Clear-headed investigative probes, not partisan shouting matches, are the antidote for the poisoned Porter County election process.
It's why Indiana House Rep. Ed Soliday's call for the secretary of state to help identify the causes and possible fixes of the Nov. 6 general election fiasco was so important.
Soliday's request was an essential complement to the Porter County commissioners' appeal for the FBI to probe for any possible criminal violations.
Soliday traveled to Indianapolis Tuesday to make the request in person.
Secretary of State Connie Lawson, the state's chief elections officer, pledged to aid Porter County after meeting with Soliday.
No doubt many layers of problems led to a dozen polling locations that opened hours late, early absentee ballots not sorted or counted properly and a subsequent delay by three days in unofficial election results.
It's also clear Porter County officials aren't prepared to solve this mess on their own.
Part of a long-running problem can be seen in a video of the Oct. 31 Porter County Election Board meeting, addressed by Times Editor Marc Chase in his Sunday column.
Before the meeting even began, Election Board members can be seen and heard arguing as they took their seats.
It then became a vitriolic finger-pointing match between Republican and Democratic election officials, culminating with arms waving and shouting after the meeting adjourned.
Many Porter County officials confirm the vitriol among Election Board and voter registration officials has defined the county's electoral process for some time.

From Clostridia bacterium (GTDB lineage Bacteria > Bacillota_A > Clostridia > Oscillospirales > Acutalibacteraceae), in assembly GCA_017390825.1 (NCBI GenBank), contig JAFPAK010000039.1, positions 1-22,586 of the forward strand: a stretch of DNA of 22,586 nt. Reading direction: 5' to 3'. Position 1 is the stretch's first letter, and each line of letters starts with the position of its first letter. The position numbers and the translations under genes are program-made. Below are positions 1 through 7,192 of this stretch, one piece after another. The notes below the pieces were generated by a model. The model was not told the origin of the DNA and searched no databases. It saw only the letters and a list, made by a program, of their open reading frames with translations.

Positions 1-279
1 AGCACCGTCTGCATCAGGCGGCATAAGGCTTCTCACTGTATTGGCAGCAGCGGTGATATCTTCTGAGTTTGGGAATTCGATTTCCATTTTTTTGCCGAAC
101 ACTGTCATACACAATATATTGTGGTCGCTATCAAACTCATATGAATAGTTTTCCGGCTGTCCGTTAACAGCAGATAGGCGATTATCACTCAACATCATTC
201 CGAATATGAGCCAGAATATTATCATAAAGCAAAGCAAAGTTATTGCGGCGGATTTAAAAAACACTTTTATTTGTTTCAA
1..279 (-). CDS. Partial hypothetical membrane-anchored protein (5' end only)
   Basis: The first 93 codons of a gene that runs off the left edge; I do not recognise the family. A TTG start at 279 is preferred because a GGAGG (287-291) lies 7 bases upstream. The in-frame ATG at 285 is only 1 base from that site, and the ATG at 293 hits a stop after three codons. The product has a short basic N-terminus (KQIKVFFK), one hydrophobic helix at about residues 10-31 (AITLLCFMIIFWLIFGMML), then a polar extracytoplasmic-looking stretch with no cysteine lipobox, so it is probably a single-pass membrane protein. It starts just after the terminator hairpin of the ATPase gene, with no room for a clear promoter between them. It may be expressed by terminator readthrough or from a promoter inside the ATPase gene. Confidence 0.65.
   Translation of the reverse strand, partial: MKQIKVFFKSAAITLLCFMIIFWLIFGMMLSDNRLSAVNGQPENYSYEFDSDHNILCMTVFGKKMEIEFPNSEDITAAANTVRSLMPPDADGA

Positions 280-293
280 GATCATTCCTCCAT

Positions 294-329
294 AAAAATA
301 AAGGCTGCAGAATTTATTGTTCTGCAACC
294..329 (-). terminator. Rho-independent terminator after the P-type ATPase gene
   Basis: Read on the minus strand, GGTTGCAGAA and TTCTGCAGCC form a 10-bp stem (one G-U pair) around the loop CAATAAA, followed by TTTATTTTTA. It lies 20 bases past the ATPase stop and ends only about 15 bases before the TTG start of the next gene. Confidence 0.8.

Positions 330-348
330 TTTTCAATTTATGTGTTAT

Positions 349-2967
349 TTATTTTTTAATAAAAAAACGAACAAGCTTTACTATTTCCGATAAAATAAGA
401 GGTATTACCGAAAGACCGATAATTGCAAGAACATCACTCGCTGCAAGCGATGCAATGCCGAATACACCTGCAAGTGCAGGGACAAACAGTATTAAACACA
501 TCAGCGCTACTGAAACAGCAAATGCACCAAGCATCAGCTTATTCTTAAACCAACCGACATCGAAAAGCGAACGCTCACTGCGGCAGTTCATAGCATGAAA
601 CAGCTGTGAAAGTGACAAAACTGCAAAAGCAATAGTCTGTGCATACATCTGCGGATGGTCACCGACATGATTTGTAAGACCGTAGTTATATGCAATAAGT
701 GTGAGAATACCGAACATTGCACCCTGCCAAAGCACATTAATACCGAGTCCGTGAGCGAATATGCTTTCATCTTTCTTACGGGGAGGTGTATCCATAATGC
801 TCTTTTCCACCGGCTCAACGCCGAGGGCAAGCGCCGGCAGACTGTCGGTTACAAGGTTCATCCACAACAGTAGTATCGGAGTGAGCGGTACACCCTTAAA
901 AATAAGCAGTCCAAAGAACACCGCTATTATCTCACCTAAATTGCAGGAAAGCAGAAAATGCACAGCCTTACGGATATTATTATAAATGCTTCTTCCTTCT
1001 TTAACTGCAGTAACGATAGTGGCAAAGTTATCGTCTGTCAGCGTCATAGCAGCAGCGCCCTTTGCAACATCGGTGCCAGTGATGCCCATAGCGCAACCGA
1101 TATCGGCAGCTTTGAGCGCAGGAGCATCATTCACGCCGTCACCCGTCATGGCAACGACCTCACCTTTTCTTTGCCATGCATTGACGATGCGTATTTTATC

The election officials apparently were so busy yelling at each other prior to Election Day, the work to ensure a smooth election in which the public could be confident fell far short of what voters deserve.
A fresh set of eyes, ideas and analysis are needed, and the secretary of state's office, which includes the Indiana Election Division, is a prime authority to help sort it out.
Valparaiso Democratic Party Chairman Drew Wenger was working to discourage a secretary of state probe Tuesday stating Lawson, a Republican, would be too partisan.
Wenger wanted to call in the state police instead.
But the state police would only be looking for criminal activity. Porter County needs a clear path forward from failed processes, not just potential wrongdoing.
The secretary of state did not preside over Porter County's election mess, and her personnel will bring the fresh, authoritative eyes this situation requires.
The time for bickering is over. It has done untold damage to the faith of voters.
Those who can't give it up should resign.
We're glad the secretary of state agreed to help prescribe an antidote for what ails a seriously troubled Porter County election process.